Charles Nelson Reilly Was Always Game

Tony-winner Charles Nelson Reilly has passed away at the age of 76. His acting and directing successes were overshadowed for many by his regular appearances as an outsized personality on TV game shows.

Copyright © 2007 NPR. For personal, noncommercial use only. See Terms of Use. For other uses, prior permission required.


Theater actor and self-described game show fixture Charles Nelson Reilly has died. His partner said Reilly died of pneumonia. He was 76 years old.

Charles Nelson Reilly began his career in New York theater. He won a Tony Award in 1962 for his role in the original Broadway production of "How to Succeed in Business Without Really Trying." In the '70s, Reilly moved into TV, playing the evil magician Hoodoo on Sid and Marty Krofft's psychedelic children's show "Lidsville." He made regular appearances on shows like "The Love Boat," "Laugh-In" and "The Tonight Show with Johnny Carson." He became famous, though, sitting in the upper-right hand corner on "Match Game." The game show starred B-list celebrities trying to match the contestants' answers with usually suggestive questions. Reilly camped it up; he wore huge glasses, a swirly toupee and ascot.

(Soundbite of TV show "Match Game")

Unidentified Woman: Well, you know, I live in Beverly Hills.

Unidentified Man: Yes.

(Soundbite of laughter)

Mr. CHARLES NELSON REILLY (Actor): Boy, if she lives in Beverly Hills, the you bet you're on Olympic (unintelligible).

(Soundbite of laughter)

BRAND: Charles Nelson Reilly once said about his role on game shows, you can't do anything else; once you do game shows, you have no career. In the '80s and '90s, Reilly continued playing guest roles on various TV shows. And for the last few years he starred in a one-man show about his life called "Save It for the Stage: The Life of Reilly." Last year, it was made into a feature film.

(Soundbite of "Save It for the Stage: The Life of Reilly")

Mr. REILLY: A voice in my head tells me that I'm at the twilight of an extraordinary life. I say extraordinary because of the people who have loved me. I say twilight because of what people say to me in the supermarket.

(Soundbite of laughter)

Mr. REILLY: No, it's true. I'll be pushing my wagon, minding my own business, and a woman will see me and go - oh, oh, oh, I thought you were dead.

(Soundbite of laughter)

BRAND: Paul Linke directed the stage version. He says most people didn't realize that Reilly was an accomplished theater actor and teacher.

Mr. PAUL LINKE (Writer): One of the most important things to realize about Charles is what an important teacher he was. And when you look at the list of his students, it's pretty overwhelming, I mean he taught Bette Midler, Lily Tomlin, Peter Boyle, Liza Minnelli, and many, many, many, many, many others the craft of acting.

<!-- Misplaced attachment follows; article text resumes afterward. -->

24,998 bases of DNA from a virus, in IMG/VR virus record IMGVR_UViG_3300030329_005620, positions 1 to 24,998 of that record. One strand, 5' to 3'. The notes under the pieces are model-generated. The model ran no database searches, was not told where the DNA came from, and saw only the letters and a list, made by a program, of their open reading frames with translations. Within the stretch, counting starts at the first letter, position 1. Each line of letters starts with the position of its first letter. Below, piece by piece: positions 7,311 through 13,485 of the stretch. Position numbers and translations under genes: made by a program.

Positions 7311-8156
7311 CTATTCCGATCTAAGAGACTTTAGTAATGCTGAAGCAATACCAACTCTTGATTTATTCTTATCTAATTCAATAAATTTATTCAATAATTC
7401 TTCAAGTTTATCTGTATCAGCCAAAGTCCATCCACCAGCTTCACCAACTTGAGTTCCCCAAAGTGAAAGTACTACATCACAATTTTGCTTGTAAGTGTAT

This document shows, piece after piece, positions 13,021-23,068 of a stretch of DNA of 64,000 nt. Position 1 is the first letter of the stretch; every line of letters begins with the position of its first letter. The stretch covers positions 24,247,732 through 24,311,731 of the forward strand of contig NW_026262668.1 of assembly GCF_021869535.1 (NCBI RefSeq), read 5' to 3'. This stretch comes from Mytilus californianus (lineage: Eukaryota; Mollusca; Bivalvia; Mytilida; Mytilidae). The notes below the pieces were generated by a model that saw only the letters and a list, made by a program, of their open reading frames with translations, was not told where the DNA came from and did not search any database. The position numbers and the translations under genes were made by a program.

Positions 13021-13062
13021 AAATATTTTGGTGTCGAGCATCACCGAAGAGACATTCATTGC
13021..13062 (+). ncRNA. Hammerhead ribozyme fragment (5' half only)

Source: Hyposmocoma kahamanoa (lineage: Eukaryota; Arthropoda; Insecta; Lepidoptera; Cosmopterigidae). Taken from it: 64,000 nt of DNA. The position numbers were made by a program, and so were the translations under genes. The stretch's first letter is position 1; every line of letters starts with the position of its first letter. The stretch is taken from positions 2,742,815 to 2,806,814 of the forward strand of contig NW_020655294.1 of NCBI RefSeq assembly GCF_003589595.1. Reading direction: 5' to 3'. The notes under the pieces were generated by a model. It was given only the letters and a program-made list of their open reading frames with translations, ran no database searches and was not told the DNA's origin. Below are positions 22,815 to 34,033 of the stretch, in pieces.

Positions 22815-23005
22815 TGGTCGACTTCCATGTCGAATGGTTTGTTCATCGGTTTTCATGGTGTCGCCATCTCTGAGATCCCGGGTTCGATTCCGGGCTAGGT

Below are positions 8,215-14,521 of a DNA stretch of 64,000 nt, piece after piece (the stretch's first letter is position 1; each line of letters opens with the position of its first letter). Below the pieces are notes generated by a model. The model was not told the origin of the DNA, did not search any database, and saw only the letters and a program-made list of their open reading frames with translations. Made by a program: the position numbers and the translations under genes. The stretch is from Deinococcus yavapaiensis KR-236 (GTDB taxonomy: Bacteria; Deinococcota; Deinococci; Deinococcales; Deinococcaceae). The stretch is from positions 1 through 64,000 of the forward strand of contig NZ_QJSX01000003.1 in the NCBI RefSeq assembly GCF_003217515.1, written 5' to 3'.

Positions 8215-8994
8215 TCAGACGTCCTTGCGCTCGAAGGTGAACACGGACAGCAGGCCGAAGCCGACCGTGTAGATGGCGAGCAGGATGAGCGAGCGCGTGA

BRAND: Charles Nelson Reilly never tried to hide his homosexuality, frequently cracking double entendres about being gay. Paul Linke says even in the swinging '70s, being openly gay was risky for an actor's career. Before that, it was deadly.

Mr. LINKE: In the '50s, he went to some big network to have an audition for a television show and the man said to him, we don't put queers on TV. And Charles would say that it didn't bother him. We talked about how later, because of his many appearances on game shows and on "The Tonight Show," which he did either 96 or 99 times - I'm not sure what the real answer is - you know, he said he'd look at the TV guide and see his name in it like 25 times in a week. You know, he'd remember that guy who said what he said, and he realized that it wasn't true.

BRAND: Charles Nelson Reilly died Friday of pneumonia here in Los Angeles. He was 76.

(Soundbite of music)

BRAND: DAY TO DAY is a production of NPR News with contributions from I'm Madeleine Brand.


And I'm Alex Cohen.

(Soundbite of laughter)

Copyright © 2007 NPR. All rights reserved. No quotes from the materials contained herein may be used in any media without attribution to NPR. This transcript is provided for personal, noncommercial use only, pursuant to our Terms of Use. Any other use requires NPR's prior permission. Visit our permissions page for further information.

NPR transcripts are created on a rush deadline by a contractor for NPR, and accuracy and availability may vary. This text may not be in its final form and may be updated or revised in the future. Please be aware that the authoritative record of NPR's programming is the audio.

Related NPR Stories



Please keep your community civil. All comments must follow the Community rules and Terms of Use. NPR reserves the right to use the comments we receive, in whole or in part, and to use the commenter's name and location, in any medium. See also the Terms of Use, Privacy Policy and Community FAQ.